Four FAQs about uni life
27 December 2017Share
New faces. New places. New experiences. Your first weeks at university will be full of new things.
And with all the excitement, you probably also have a few questions.
So we’ve rounded up the top four frequently asked questions by those who are just about to start university.
1. Will I make friends?
University is a great place to make new friends. You’ll get introduced to fellow students at Orientation, you’ll meet new people in your classes, and you’ll get to know others as you work on group assignments and practicums together.
There’s also a whole range of student groups, clubs and societies at universities – everything from sporting activities to music, art and languages. Joining clubs that interest you and signing up to the student association to get involved in students events, are great ways to meet likeminded people.
Ultimately, making friends is one of those things that just happens naturally – so don’t force it. Walking onto campus for the first time can be daunting, especially when you don’t know anyone. But it’s important to remember that nearly everyone else will be in the same situation. They are all new, just like you.
2. Is student accommodation available?
Living in student accommodation is one of the best ways to get the most out of your university experience. Different universities will have different accommodation options – some run by the university, and some run by private providers that cater to university students.
At ACU, we offer accommodation in Ballarat, Canberra and Sydney. With our accommodation, you'll get academic support, make lifelong friends, and be part of a diverse and close-knit community. You'll also have access to unique sporting, leadership, spiritual, and community engagement opportunities.
3. How many hours of class can I expect each week?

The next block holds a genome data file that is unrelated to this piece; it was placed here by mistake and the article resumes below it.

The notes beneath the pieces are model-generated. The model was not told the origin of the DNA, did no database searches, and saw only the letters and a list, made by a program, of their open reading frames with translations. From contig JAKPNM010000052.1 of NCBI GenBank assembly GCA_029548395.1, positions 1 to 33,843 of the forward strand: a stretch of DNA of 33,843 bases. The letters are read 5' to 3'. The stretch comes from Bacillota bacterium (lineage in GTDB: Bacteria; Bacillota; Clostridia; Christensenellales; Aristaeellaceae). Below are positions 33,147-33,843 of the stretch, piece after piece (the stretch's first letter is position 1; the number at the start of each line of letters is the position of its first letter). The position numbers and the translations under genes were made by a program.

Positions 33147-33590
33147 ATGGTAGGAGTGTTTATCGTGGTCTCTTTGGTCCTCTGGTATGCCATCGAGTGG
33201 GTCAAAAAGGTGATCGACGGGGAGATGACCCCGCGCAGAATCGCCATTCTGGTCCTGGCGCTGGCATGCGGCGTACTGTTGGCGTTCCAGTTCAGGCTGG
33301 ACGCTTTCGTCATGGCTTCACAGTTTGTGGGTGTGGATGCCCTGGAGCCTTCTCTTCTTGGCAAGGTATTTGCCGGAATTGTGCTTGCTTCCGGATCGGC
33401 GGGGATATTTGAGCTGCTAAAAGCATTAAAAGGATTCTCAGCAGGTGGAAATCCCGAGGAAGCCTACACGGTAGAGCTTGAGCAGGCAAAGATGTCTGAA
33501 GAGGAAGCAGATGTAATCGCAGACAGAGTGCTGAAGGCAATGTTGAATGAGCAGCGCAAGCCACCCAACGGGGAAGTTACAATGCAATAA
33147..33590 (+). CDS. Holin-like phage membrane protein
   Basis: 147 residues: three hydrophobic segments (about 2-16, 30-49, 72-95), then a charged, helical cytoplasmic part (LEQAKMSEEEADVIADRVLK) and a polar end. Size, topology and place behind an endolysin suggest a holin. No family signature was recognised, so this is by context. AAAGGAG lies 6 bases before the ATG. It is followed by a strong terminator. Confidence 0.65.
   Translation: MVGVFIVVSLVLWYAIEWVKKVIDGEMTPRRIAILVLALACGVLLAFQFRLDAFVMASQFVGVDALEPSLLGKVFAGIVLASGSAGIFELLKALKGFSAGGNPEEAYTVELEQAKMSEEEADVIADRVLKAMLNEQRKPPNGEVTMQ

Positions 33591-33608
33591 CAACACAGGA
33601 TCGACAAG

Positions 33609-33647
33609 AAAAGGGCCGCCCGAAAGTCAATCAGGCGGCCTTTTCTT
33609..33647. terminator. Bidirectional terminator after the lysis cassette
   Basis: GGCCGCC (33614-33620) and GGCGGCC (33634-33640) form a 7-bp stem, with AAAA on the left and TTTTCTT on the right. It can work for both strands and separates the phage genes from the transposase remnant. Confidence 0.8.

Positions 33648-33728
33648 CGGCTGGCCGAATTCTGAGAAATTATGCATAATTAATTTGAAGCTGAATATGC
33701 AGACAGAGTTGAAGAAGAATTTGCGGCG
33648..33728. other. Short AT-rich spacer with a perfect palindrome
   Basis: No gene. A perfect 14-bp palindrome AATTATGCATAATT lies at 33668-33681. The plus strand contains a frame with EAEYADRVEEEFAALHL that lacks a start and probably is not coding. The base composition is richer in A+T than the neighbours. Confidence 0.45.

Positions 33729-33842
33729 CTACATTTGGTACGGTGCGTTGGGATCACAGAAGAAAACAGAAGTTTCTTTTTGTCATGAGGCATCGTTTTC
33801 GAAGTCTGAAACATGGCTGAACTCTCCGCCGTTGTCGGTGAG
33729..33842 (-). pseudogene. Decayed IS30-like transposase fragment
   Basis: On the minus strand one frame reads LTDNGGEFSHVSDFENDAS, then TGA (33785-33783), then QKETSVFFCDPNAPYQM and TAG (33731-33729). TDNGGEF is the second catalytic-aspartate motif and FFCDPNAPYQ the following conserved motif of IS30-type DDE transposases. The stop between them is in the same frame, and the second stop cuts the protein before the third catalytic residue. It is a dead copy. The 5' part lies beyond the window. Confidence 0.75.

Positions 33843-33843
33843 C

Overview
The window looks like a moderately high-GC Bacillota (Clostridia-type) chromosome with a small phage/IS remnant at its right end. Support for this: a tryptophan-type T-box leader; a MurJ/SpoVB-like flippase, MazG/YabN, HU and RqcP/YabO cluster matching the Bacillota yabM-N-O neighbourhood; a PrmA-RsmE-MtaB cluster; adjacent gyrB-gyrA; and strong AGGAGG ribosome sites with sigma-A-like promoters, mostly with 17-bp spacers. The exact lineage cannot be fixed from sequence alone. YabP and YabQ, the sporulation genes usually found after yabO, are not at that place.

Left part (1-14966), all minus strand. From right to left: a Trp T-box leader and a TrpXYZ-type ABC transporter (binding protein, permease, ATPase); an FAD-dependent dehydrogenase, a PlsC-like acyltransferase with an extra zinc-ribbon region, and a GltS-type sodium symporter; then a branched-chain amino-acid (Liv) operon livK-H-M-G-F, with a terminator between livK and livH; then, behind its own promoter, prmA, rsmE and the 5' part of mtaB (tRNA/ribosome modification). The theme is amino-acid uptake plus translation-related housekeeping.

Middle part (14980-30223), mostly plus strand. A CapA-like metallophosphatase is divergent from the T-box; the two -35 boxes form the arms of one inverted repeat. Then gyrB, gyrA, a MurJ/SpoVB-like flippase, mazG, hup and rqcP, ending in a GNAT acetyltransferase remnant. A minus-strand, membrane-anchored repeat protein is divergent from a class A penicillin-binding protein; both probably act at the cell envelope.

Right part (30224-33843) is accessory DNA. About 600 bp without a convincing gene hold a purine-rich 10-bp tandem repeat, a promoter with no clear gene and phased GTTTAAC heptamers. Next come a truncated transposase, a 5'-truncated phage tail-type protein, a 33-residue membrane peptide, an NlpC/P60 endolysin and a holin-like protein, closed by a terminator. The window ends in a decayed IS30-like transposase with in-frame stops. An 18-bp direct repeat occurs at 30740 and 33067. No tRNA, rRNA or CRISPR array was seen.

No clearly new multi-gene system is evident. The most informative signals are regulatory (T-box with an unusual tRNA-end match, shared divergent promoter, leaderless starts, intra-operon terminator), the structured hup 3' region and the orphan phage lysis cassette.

Depending on which course you choose, and whether you are studying full or part-time, you may be able to squeeze all of your contact hours in to three days of the week – but you’ll still be busy. You will need to read, research, review and ensure your assignments are completed on time. In general, full-time students are expected to spend at least 40 hours per week on their studies (including the contact hours). Think of it like working in a full-time job.
Many students choose to find part-time work while they study, from a few hours to a few days per week. This can help to ensure you maintain a good study/work/life balance.
4. What if I need support?
We’re going to let you in on a little secret: universities want you to do well in your studies. At ACU, we see your success as being our success, and we’ll help you with everything from challenges in your personal life to challenges with your studies. Just some of our support services available to students include:
- Academic skills assistance: to help you develop your skills for successful university study.
- Campus Ministry: animates the faith life of ACU by creating opportunities that bring alive our distinctive Catholic identity and mission.
- Career support: helps students and graduates by providing a comprehensive range of job services.
- Counselling service: free and confidential counselling if you are experiencing personal, study or work-related issues.
- Disability services: promoting access and equity for students with disabilities or chronic health conditions, so you can participate fully in university life.
- Medical centres: some campuses have on-campus medical centres with bulk billing for students.
- Peer assisted study sessions: led by a current student who has already successfully completed a subject.
- Student advocacy: free and confidential information and advice that helps you navigate university policies and procedures.
- Aboriginal and Torres Strait Islander support: each ACU campus has its own hub for Aboriginal and Torres Strait Islander students.
Would you like to experience student life at ACU?